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Australia, Whitsundays: Navigate with care in the wake of Cyclone Debbie

By Whitsunday Times — last modified Apr 28, 2017 10:47 AM
Tropical Cyclone Debbie ran straight over the Whitsundays in March 2017 and Hamilton Island in particular suffered a lot of damage. While much of the debris has been washed out, there remains the need for caution on waterways particularly with regard to keeping a low speed. Many navigation aids have been destroyed, channels have shifted and there are underwater hazards present.

Published: 2017-04-26 23:00:00
Countries: Australia

Australia, Whitsundays: Navigate with care in the wake of Cyclone Debbie

Photo from www.whitsundaytimes.com.au

As reported by www.whitsundaytimes.com.au

SUNDAY was just another normal day on the Whitsunday water for Illusions owner and skipper Josef Concy, but then something went horribly wrong.

Sailing the same route he has for the past 14 years, on a tour between Hayman Island and Stonehaven off Hook Island and travelling at around 6 knots, he heard a loud bang and knew something wasn't right.

"I knew we hit something,” he said.

"What we hit... nobody's seen. Passengers were sitting at the front of the boat (but) nobody saw it.”

The 42ft tour boat, with 13 passengers and three crew on board, was hit on the starboard side and that's about as much as Mr Concy can tell.

"We had a diving instructor go down to see if we could patch (the hull) and come to the mainland but water was coming in too quickly,” Mr Concy said.

"We tried to find a mooring in Black Island (but) we eventually had to make the decision to ditch the boat.”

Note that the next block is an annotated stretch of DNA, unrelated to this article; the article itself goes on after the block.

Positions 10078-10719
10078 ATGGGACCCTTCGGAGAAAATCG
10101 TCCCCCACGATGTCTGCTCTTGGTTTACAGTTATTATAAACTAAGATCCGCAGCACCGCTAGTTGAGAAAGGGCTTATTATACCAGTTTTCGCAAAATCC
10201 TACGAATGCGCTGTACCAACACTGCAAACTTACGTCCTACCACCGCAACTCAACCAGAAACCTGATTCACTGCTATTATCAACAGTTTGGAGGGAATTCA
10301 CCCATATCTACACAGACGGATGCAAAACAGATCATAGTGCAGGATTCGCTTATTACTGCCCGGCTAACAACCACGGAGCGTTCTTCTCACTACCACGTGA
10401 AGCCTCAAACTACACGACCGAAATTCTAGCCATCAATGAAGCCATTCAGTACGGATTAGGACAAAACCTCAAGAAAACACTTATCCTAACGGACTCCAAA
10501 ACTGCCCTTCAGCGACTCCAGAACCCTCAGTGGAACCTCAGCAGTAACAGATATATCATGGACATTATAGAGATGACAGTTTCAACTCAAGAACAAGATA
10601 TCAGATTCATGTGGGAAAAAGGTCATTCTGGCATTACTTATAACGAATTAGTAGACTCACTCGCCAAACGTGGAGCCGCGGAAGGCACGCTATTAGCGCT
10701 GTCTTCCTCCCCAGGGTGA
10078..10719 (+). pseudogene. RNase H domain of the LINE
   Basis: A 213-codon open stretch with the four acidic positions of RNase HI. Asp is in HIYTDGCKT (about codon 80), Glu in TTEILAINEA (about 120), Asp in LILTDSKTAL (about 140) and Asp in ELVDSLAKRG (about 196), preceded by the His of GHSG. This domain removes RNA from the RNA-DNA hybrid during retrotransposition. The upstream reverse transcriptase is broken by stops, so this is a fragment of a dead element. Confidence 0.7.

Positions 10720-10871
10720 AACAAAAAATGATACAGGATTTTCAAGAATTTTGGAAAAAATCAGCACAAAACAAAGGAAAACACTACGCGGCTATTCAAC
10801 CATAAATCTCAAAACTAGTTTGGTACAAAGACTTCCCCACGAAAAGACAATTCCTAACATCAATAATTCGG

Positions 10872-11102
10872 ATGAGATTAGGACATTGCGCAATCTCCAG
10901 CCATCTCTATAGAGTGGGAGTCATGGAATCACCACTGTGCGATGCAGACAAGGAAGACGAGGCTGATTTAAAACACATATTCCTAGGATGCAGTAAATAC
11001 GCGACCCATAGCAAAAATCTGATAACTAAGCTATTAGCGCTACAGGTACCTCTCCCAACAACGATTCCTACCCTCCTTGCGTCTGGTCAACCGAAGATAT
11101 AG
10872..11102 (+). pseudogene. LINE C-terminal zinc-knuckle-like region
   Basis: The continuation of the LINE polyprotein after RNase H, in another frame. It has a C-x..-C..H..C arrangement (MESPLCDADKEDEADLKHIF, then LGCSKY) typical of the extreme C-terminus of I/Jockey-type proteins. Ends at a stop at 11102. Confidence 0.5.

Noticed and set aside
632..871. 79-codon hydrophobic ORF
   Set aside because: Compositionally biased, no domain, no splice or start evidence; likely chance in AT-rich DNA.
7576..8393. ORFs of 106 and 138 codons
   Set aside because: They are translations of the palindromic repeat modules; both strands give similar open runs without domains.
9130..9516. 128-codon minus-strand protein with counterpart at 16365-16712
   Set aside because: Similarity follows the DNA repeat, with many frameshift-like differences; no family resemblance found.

Mr Concy put out a pan-pan call on radio and soon another local diving charter came to their rescue. The boat was towed back to Airlie Beach last night.

Following the incident, both skippers agreed that all vessels in the Whitsunday waters needed to be careful in the wake of underwater changes after Cyclone Debbie.

"I've been doing the same route for 14 years,” Mr Concy said.

"(But) since Cyclone Debbie, all of the Whitsunday waters have changed a lot. A lot of stuff is not the same.

"There's a lot of debris, a lot of sunken boats around. Nobody knows where they are, nobody knows what's happening.

"What I hit put a hell of a dint on my boat

"Debbie will strike people for quite some time to come.”

Mr Chatteron agreed.

"I have seen a dramatic change in some of the locations out there,” he said.

"There's coral heaped up on the shore... underwater it's quite likely things have changed.”

A spokesperson from Maritime Safety Queensland told the Whitsunday Times last week that many of their navigation aids had been destroyed and said they would be undertaking a survey of underwater hazards and shifting channels.

"While much debris has been washed out, there remains the need for caution on waterways particularly with regard to keeping a low speed,” the spokesperson said.

"We are working as quickly as we can to do this but we can't identify every risk so there is a need for common sense.”


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